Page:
• Make your characters interesting and unique. But, make them interesting in a way that makes us want to read more. Give us characters that feel like real people and draw us into the story. Making us ask why would he/she/whatever do that is good. A character whose entire personality is being a green skinned, purple-haired whatever that spells all their f-bombs with a Q may be different, but may not resonate with readers (and ain’t all that original in today’s market…).
  • Characters, especially main characters (good and bad) should be three dimensional and engaging. (no stereotypes or cardboard cutouts) Your character might mostly be a ‘typical whatever’ but you need to show us why the character isn’t typical.
  • Whatever details you include should matter in making the character real and/or be important in the story. (That goes for everyone. If you spend three pages clarifying that the character is from Ammon Idaho and not Idaho Falls Idaho, it’d better matter in the story. (I’ve been to both and it doesn’t matter 99.99% of the time) The same goes for spending three pages on whether the character orders a salad with or without carrots…
  • Don’t put in ‘representation’ for representation’s sake. We have no problem with male, female, unsure, black, brown, green, purple, pink, human, Elven, Dwarven, Orcish, dragon, blind, deaf, paraplegic, etc. Characters. But, unless it actually matters in the story, why waste word count on it?
  • Your story should have stakes. It doesn’t always have to be a literal world ender. But if the story doesn’t matter to the people in it, why would it matter to us?
  • Behave in a manner that’s both human and professional. One purpose of Sally Port is to help emerging authors learn (and break into) the publishing business. We understand mistakes will be made. But do your best to follow rules and guidelines and behave professionally. We’ll do the same.


Our mid-grade audience is 8-12 old. Stories in this section should have protagonists 8-12 years old as well. Stories should have subject matter appropriate to this group and challenges that can be (creatively) met with the resources available to a character of this age. There is a hard maximum of 10,000 words in this section. Stories between 2,500 and 5,000 words are preferred.

Young Adult (YA)

The young adult audience runs 12-18 years old, but often includes the eighteen to twenty something new adult audience (and includes advanced readers under 12…). Again, protagonists should also fall into this age group. The range of appropriate subject matter is considerably wider for this age group, as teens are exploring new parts of their lives and moving into more mature relationships and responsibilities. ‘Moving into’ is a key term. Though readers and characters in this age range are exploring new parts of life specifically mature content and issues should probably be avoided. (Do the math… It’s very unlikely that a 16-year-old is considering ending a 10 year marriage…) Relationship issues and dating are very much part of the teen experience, but stories should remain age appropriate.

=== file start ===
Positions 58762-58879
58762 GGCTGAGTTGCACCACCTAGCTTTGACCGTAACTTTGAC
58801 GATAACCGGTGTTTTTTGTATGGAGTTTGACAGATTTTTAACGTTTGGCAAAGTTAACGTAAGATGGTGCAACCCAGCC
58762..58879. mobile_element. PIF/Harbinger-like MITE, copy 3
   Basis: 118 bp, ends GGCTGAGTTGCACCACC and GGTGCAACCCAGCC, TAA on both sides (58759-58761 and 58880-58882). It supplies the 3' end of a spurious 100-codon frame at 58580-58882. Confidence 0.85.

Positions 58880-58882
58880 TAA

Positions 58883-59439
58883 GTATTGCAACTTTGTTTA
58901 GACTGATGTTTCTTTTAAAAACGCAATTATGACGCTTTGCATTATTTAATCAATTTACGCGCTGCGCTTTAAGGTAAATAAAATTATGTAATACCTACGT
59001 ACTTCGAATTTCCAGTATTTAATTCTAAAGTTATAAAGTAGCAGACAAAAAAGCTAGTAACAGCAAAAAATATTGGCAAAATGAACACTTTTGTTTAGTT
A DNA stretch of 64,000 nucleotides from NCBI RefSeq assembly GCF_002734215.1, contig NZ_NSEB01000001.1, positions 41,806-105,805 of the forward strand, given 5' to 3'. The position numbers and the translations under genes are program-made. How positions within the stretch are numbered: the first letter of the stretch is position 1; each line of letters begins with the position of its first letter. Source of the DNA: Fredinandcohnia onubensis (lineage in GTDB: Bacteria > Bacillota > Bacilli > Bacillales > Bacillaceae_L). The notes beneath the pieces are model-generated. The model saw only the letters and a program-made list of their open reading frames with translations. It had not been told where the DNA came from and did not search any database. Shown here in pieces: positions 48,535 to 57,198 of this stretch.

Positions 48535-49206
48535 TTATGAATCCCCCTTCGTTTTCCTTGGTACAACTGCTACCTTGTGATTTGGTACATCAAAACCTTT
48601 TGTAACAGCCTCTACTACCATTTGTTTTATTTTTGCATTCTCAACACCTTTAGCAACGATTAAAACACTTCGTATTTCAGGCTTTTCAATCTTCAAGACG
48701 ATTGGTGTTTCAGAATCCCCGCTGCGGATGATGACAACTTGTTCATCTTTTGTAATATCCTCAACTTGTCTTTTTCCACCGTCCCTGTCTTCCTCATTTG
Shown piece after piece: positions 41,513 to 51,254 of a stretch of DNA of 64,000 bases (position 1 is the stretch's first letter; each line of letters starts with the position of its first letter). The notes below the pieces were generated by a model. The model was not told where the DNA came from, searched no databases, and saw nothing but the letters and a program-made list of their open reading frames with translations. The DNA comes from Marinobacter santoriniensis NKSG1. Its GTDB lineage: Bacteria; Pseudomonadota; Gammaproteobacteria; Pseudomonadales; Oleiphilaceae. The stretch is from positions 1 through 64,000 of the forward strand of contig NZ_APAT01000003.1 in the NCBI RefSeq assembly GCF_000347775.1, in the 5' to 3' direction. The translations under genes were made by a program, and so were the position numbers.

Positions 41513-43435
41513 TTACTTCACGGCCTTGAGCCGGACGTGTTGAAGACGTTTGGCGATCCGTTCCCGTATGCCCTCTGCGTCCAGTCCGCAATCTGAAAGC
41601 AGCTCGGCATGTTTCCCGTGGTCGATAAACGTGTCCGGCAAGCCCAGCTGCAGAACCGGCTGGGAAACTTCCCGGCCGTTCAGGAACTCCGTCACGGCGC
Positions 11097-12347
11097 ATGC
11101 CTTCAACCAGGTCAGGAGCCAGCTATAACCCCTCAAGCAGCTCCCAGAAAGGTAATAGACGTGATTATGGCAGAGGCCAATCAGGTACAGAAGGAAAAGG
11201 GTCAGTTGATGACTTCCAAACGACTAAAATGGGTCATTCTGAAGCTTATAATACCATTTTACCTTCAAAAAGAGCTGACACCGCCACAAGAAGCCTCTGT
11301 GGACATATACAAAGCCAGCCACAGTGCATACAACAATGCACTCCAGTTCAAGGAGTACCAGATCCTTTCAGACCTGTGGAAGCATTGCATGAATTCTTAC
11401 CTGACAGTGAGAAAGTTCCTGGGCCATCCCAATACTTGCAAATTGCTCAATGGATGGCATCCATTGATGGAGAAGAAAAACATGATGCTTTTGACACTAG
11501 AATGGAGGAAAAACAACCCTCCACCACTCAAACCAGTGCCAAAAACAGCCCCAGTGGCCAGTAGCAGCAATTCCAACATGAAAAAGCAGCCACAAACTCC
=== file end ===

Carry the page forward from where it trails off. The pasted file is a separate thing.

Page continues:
The YA section of the magazine is the largest; however, there are still limits. The section has a hard limit of 20,000 words. Stories of 2,500 to 10,000 words are recommended. In some issues, this section may share space with game content (Which drops the word count available for stories to 10-15,000 words…)

General (Fantasy) Audience

This section’s readers are most likely to be over 18, as are the main protagonists. A full range of life experiences and challenges are available to these folks. However, remember that the magazine contains content for all ages (please don’t make me say the thing about excessive violence and erotica again…). The hard limit for word count in this section is 13,000 words. Don’t pad your story, but use the word count you need to tell the story well.

Ready to Submit?

If you have carefully reviewed all the submission guidelines, the button below will take you to our submission form. 

Submit Your Story